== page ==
1

1. Prior position: Everything I know about the debate structure is a tic-tac-toe game, but the only way to win a debate is a horizontal line. Before I watch the debate, everything I know about the debate structure is a tic-tac-toe game. The only way to win a debate is a horizontal line. The judge can decide whether students lost the debate or not based on the quality of argument that has made or the opponent did not answer them well. As an introduction in the Radiolab website, it tells me a little bit about Ryan Wash’s story debating debate, who is a black college student from Kansas City. He is the first generation against other stronger teams, and make everything debatable.
2. Summary of Proponent:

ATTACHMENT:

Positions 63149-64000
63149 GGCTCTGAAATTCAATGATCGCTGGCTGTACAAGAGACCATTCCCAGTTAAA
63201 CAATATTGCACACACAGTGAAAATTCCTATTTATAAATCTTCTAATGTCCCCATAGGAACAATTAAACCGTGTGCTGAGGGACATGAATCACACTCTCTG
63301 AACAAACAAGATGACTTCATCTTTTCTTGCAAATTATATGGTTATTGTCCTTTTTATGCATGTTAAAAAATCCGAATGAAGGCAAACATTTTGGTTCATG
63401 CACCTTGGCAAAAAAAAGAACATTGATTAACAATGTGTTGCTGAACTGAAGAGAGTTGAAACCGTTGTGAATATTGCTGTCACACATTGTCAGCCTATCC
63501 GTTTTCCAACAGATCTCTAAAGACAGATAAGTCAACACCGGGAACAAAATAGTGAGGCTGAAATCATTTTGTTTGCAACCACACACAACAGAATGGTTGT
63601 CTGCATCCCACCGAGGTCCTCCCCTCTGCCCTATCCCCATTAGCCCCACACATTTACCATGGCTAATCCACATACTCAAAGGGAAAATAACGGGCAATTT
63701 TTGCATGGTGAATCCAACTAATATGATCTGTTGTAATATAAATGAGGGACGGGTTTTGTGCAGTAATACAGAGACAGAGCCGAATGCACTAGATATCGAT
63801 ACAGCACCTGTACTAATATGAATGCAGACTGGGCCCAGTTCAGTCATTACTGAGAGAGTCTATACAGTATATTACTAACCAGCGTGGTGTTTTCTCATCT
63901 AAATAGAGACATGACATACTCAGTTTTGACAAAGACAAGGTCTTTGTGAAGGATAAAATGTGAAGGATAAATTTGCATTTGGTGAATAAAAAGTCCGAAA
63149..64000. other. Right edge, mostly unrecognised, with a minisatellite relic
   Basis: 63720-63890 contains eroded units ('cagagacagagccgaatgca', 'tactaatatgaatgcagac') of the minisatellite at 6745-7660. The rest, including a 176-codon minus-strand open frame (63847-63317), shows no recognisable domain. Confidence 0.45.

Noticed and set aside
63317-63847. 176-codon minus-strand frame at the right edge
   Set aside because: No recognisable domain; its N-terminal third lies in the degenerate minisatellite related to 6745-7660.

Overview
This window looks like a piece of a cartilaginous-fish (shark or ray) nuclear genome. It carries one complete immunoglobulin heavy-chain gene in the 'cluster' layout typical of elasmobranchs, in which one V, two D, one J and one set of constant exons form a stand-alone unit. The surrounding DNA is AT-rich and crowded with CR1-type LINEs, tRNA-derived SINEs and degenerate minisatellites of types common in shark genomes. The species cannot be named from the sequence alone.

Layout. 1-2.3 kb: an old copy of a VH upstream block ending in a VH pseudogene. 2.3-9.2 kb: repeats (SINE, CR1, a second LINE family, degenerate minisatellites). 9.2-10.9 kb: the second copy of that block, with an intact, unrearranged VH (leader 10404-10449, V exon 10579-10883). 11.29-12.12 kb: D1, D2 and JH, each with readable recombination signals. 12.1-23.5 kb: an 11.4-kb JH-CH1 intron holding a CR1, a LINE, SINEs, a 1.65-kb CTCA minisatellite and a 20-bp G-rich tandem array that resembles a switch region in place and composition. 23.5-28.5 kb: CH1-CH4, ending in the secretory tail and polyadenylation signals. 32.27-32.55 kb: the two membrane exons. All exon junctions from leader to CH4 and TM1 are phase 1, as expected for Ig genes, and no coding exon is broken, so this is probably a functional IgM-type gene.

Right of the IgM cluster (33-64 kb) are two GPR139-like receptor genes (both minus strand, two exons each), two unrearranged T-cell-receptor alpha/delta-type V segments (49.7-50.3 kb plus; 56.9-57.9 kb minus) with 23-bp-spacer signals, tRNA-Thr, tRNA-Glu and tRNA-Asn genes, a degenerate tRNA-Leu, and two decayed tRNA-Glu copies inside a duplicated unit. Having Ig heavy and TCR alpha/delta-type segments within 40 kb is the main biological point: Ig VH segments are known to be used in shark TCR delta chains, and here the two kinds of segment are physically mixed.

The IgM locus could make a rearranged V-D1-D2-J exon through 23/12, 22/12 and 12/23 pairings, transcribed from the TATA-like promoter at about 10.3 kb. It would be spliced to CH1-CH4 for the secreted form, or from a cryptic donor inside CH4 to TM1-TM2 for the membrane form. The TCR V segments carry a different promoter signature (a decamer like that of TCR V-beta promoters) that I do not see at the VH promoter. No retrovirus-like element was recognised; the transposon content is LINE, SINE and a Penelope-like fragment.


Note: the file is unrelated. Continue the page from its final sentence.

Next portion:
3. Summary of Opponent:
4. The Proponent won: What Ryan has done is introduce other aspects into the debate and in some instances has totally abandoned logic by disregarding the topic. Whether this new perspective is enhancing or detracting from the art of debate is up for discussion. But we can’t deny that real-world debates, whether they are formal political ones or those among our friends, are not won solely on logic.
5. My Fact-Based Opinion: In the podcast, they mention Aristotle’s modes of persuasion: ethos, logos, and pathos. It seems like in the past debates have been won on logos alone, by presenting as much information as humanly possible in the allotted time to back your argument. From my own perspective, I think debates should be won on logic and reasoning alone. I think the stylistic fluff is just a distraction that won’t add to an already logically sound argument but then again, we as humans can never avoid letting subliminal biases sway our opinions.